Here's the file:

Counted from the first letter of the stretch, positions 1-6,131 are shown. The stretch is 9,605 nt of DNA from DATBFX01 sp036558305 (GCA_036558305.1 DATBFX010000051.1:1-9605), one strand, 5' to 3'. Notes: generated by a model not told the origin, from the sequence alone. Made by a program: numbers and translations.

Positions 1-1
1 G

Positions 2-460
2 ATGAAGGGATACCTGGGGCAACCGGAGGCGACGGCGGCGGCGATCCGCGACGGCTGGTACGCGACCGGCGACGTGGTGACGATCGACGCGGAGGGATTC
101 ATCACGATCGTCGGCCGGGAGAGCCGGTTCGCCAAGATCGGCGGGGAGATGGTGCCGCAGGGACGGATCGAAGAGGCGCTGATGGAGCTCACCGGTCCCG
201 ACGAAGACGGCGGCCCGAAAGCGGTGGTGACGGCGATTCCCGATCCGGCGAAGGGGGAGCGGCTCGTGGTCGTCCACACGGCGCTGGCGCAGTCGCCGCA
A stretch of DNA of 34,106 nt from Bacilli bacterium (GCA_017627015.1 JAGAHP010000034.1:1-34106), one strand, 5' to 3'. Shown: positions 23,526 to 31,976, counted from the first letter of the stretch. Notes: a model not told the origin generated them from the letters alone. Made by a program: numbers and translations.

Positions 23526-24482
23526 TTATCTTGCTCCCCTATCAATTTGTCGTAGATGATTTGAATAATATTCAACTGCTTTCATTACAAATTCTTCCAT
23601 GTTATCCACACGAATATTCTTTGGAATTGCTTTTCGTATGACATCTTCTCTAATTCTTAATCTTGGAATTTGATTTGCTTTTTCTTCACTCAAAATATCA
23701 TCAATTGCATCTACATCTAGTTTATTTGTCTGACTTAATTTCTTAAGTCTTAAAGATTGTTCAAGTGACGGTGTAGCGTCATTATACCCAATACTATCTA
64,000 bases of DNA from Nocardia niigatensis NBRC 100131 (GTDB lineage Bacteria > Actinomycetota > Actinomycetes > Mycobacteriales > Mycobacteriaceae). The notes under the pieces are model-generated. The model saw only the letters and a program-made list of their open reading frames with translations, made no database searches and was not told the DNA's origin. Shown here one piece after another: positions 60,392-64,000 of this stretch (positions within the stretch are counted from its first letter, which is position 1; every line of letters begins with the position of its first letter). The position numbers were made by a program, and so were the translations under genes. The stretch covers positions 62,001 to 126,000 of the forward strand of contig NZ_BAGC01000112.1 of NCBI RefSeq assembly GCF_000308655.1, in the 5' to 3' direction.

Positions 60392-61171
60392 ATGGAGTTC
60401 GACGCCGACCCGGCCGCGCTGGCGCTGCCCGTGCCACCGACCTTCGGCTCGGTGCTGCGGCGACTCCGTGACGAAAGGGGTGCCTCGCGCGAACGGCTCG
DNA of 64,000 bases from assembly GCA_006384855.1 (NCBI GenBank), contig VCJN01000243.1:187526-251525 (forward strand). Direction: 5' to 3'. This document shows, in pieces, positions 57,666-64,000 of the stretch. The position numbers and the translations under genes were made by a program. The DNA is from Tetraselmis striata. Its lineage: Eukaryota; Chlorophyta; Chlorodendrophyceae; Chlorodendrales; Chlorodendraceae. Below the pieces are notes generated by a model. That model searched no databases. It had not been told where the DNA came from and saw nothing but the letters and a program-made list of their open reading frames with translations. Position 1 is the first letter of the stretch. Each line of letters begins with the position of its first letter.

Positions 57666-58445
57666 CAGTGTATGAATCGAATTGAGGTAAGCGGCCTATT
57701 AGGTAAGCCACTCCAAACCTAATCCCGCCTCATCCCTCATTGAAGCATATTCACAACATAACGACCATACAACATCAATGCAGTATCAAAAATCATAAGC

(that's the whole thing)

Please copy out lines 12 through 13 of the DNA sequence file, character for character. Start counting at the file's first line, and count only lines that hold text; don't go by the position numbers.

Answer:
23701 TCAATTGCATCTACATCTAGTTTATTTGTCTGACTTAATTTCTTAAGTCTTAAAGATTGTTCAAGTGACGGTGTAGCGTCATTATACCCAATACTATCTA
64,000 bases of DNA from Nocardia niigatensis NBRC 100131 (GTDB lineage Bacteria > Actinomycetota > Actinomycetes > Mycobacteriales > Mycobacteriaceae). The notes under the pieces are model-generated. The model saw only the letters and a program-made list of their open reading frames with translations, made no database searches and was not told the DNA's origin. Shown here one piece after another: positions 60,392-64,000 of this stretch (positions within the stretch are counted from its first letter, which is position 1; every line of letters begins with the position of its first letter). The position numbers were made by a program, and so were the translations under genes. The stretch covers positions 62,001 to 126,000 of the forward strand of contig NZ_BAGC01000112.1 of NCBI RefSeq assembly GCF_000308655.1, in the 5' to 3' direction.